Korean phone maker Pantech is incorporating gesture recognition in its latest product release, suggesting movement control may be the next must-have smartphone feature.
Pantech advertises its innovative gesture-sensitive interface as useful when driving, wearing gloves or, as shown in a promotional YouTube video, when a user’s hands are covered with batter. Users can simply wave or flick their fingers at the Vega LTE phone to answer calls, play music and perform other tasks.
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The Korean company uses technology from Israel-based eyeSight Mobile Technologies to give its upcoming line phones gesture-recognition capabilities. The line of Vega LTE Android phones is expected to hit the market this month.
Pantech is not the only company developing gesture recognition, however. Mobile chipmaker Qualcomm bought a stake in GestureTek earlier this year, paving the way for incorporating movement-based technologies into its mobile processors.
As more companies embed gesture recognition in devices and operating systems, movement control may become a standard feature on more mobile devices.
Pantech’s gesture-recognition technology is also similar to Microsoft’s Kinect, which is available as an add-on to the Xbox gaming system. Microsoft also used Israeli-based startups, PrimeSense and 3DV Systems, in combination with in-house talent to develop Kinect.
Kinect is one of many forward-looking technologies Microsoft has put energy into of late, including mobile interfaces allowing people to drag projects between devices, project usable touch screens onto any surface, and manipulate 3-D holograms via a touch screen.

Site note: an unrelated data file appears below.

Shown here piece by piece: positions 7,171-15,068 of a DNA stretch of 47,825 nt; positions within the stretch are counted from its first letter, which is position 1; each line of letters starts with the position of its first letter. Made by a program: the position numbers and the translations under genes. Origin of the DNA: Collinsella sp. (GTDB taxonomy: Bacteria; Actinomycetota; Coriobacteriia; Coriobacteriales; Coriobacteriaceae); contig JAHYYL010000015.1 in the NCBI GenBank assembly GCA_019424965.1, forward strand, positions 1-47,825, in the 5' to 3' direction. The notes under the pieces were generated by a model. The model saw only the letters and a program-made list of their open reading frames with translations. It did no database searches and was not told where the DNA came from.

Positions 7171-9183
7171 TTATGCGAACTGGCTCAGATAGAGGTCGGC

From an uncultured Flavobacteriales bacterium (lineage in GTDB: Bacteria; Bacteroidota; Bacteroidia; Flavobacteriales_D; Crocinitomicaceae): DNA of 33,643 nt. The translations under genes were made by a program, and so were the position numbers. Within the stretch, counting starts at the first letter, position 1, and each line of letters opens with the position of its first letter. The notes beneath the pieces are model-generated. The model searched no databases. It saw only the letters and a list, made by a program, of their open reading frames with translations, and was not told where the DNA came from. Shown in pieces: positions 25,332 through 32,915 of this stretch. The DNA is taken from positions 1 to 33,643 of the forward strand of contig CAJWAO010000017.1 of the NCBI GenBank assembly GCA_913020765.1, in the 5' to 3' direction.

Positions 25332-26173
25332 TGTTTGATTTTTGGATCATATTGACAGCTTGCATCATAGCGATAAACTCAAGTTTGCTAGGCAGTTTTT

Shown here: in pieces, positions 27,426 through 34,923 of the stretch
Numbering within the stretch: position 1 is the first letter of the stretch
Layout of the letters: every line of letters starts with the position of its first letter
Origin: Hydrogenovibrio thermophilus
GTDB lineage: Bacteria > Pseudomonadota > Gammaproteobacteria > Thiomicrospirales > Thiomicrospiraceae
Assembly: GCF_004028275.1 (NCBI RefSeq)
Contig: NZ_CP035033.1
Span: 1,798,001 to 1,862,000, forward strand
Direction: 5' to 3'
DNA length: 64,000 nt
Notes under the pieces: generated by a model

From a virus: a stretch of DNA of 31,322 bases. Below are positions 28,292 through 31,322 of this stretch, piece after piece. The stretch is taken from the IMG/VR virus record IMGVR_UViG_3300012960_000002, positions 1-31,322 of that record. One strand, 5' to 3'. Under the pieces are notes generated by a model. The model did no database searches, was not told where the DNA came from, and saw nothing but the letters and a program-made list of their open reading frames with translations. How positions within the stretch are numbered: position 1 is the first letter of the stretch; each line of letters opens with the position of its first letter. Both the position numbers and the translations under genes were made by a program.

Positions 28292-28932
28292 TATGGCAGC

Microsoft is also reportedly incorporating gesture recognition capability in its next Windows OS release, showing that controlling multiple devices with a flick of the wrist may not be so far off, and companies like Microsoft and Pantech may find itself at the forefront of an emerging trend.
The new technology is the latest in a long line of innovations incorporated into smartphones, including hands-free calling, SMS messaging, touch screens and voice recognition like that found in some Android devices and the iPhone 4S. Many of these advances once seemed futuristic, but quickly became a familiar part of everyday mobile use.
Pantech, previously known for low-end Android and messaging phones, likely hopes gesture-recognition technology will also give the company an entry into the high-end smartphone market.